The Opportunity To Build An Energy Portfolio Is Right Now

One of the blessings that comes with the territory of investing in individual companies rather than a widespread basket of stocks like the S&P 500 is that you get to allocate your money to specific companies that are either growing faster than the S&P 500 or selling at a substantial discount to the typical stock in the S&P 500. It’s a style of investing that lets you personally find intelligent places to put your money even when “the average stock” in corporate America does not offer you an attractive entry price.

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Why Not Put Your Money Into Index Funds?

Interesting question came my way from reader Scott:

….But Tim, wouldn’t most investors be better off simply owning index funds instead of trying to pick successful companies themselves?

Scott, I like that question because it cuts to the premise of the site—I write articles for everyday investors, and it is fair to wonder whether it’s all a waste of time and whether low-cost index funds should be pursued.

First of all, I’d like to start by observing the great overlap that exists between the two strategies. If you look at an S&P 500 Index Fund, what are going to be some of the large holdings? ExxonMobil, General Electric, Procter & Gamble, and Johnson & Johnson.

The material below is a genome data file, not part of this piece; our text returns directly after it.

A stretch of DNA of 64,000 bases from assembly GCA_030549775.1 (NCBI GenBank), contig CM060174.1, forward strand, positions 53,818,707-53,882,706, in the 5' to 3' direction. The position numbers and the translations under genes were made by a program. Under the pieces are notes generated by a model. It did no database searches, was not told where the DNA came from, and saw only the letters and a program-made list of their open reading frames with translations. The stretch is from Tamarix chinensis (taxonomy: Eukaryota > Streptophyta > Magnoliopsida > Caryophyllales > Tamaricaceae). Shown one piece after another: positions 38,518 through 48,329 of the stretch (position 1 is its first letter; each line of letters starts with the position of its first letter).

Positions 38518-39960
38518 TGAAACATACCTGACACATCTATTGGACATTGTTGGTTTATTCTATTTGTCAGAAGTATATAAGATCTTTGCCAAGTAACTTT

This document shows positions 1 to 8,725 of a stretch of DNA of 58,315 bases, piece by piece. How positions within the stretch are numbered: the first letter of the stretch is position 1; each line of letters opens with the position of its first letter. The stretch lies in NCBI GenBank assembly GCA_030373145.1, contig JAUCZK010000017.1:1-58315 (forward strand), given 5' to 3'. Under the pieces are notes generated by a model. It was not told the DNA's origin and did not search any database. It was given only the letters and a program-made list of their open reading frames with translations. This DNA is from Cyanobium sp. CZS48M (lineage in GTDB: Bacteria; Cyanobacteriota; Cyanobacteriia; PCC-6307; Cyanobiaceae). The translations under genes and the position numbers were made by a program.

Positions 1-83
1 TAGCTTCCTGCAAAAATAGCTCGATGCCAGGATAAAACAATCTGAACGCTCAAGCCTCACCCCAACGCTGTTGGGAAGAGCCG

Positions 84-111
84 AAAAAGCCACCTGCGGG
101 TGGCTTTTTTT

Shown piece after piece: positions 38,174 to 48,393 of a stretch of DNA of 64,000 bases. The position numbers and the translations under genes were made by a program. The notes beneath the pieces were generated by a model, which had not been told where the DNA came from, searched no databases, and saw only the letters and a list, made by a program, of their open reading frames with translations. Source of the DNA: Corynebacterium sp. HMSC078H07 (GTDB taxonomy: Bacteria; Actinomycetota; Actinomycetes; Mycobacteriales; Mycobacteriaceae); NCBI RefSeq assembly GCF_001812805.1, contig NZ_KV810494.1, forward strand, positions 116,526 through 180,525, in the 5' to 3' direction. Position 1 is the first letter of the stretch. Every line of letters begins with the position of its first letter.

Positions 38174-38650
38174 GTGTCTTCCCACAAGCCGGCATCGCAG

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Fayez Sarofim Knows How To Create A Conservative, High-Growth Portfolio

About this time last year, I talked about Fayez Sarofim for the first time when I referenced his extensive art collection and some of the very interesting personal life that has marked his eight decades in the United States. I was recently reviewing his ten largest holdings registered to Fayez Sarofim & Co., and I am very impressed by the quality and growth characteristics of the portfolio that he has put together.

When I study how he has made his money, it’s one of the best things I’ve ever seen, and that is not praise I give out lightly. This is how he allocates his fund money: 5.9% to Philip Morris International, 5.3% to Apple, 4.6% to ExxonMobil, 4.3% to Coca-Cola, 3.7% to Chevron, 2.9% to Nestle, 2.8% to Johnson & Johnson, 2.8% to McDonald’s, 2.6% to ConocoPhillips, and 2.6% to IBM.

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